Jump to content

SportFlyer1

Members
  • Content count

    69
  • Joined

  • Last visited

About SportFlyer1

  • Rank
    Master Crew Member
  • Birthday 11/07/1945

Profile Information

  • Location
    Goodyear, AZ
  • Gender
    Male

Recent Profile Visitors

1,366 profile views
  1. Inventory of rubber hoses, tools, clamps etc?

    I keep forgetting you are in the frozen north. Maybe a nice flying trip south is in order. We are just getting into our best flying time here in Phoenix. Play you cards right and you could stop by Roger Lee's for a little inspection :-)
  2. ICON Fatal Accident

    I would agree, most of the maneuvers were pretty stock amphibian fare. The beach denizens don't seem to realize the plane is an amphibian and is operating legally as near as I can tell. The one thing that bothers me early on is a steep turn less than 100 agl. Icon seems to have a penchant for initiating turns with a wing almost dragging in the water. When the wind is brisk like it was, the plane will behave differently in those turns depending on if its upwind or down. That can put the wing tip into the water and its over in a millisecond.
  3. NavWorx Inc. Penalty

    I guess I'll become a Garmin Pilot user too. Currently I'm using Avare which is pretty good, and the price is perfect, $00.00. I'd prefer the Uavionix In because it will drive the Avare on my Android tablet, but I don't think they can use the proprietary RS-232 messages to send the FIS-B weather into my 696, darn it.
  4. NavWorx Inc. Penalty

    Well, they had 2 flavors, one for certified and one for experimental. Navworx was one of the first to produce a unit that cost less than half anyone else's, so maybe that is why they got FAA attention. However now there are several cheap solutions that seem to be doing ok. I am eyeing a Uavionix/GDL39 solution now. I have the burden of feeding the Garmin 696 with weather info and apparently the GDL 39 is the only 'cheap' thing that can format the proprietary data correctly.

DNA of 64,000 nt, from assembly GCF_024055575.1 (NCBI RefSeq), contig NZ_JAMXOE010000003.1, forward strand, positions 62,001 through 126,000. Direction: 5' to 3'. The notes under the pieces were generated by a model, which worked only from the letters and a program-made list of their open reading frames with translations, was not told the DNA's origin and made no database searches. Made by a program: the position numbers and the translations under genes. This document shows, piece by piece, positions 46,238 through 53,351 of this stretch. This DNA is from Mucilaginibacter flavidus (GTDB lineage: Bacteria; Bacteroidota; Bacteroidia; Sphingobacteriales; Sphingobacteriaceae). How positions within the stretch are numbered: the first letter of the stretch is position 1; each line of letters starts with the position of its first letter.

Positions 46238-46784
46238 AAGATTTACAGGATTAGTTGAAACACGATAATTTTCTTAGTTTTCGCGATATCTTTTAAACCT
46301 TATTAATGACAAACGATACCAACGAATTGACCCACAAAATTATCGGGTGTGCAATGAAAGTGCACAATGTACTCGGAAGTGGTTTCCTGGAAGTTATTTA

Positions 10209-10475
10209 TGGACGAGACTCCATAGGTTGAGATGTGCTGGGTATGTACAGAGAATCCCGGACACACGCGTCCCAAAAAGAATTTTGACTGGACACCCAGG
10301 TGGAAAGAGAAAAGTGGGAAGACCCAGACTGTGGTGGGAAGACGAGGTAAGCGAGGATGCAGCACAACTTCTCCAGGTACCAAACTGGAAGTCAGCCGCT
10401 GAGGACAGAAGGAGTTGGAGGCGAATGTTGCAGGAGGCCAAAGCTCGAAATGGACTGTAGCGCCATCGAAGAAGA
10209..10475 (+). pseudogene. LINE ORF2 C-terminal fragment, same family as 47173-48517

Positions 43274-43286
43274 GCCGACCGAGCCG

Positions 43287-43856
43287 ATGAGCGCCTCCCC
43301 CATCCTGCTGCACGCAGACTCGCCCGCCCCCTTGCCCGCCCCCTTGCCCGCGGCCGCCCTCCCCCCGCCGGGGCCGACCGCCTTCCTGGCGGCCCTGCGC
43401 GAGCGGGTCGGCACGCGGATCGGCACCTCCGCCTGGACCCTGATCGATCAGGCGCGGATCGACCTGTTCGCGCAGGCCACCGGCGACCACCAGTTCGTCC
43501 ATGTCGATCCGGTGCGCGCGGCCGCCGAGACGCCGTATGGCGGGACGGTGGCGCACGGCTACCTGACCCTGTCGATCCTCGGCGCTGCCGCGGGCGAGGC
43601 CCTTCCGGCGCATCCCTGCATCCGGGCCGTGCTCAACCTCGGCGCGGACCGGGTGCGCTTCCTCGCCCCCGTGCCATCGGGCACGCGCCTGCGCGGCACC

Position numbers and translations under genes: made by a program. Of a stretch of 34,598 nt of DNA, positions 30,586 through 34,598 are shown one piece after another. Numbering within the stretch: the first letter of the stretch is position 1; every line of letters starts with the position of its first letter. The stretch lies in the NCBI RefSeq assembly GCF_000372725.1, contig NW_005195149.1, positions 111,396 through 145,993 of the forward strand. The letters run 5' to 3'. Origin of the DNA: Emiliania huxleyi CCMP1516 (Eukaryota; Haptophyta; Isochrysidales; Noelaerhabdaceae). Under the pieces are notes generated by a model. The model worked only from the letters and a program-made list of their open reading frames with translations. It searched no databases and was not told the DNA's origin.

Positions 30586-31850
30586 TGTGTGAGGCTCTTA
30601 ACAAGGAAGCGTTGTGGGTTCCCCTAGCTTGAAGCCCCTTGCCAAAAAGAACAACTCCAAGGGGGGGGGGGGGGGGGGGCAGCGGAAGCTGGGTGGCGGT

5. Avoiding inadvertent spins

    Probably rode his bike without a helmet too
  6. NavWorx Inc. Penalty

    As an electrical engineer I have to admit to being baffled by the Navworx saga. How hard would it be to put a compliant chipset into their product and declare victory. But no, they wanted to go to war with the FAA. That's a no win situation. For their part, the FAA seems to have lost all perspective when it comes to Navworx. The penalty they are proposing is bizarre in its size, unprecedented, and serves no purpose, being levied on a now defunct company. Further, it occurs to me that many other companies are flying under the radar (so to speak), using similar chipsets and other 'innovative' approaches (like Skyguard) that will need to get sorted out soon. Meanwhile the FAA is still beating the stuffings out of a tiny company that has already given up. One wonders if the FAA isn't helping out the big companies like Garmin, Level3, Rockwell, Honeywell, etc. Another oddity is other small companies like Dynon, Freeflight, and Uavionix who seem to have no problems with the FAA. I admit to being a little confused.
  7. ICON Fatal Accident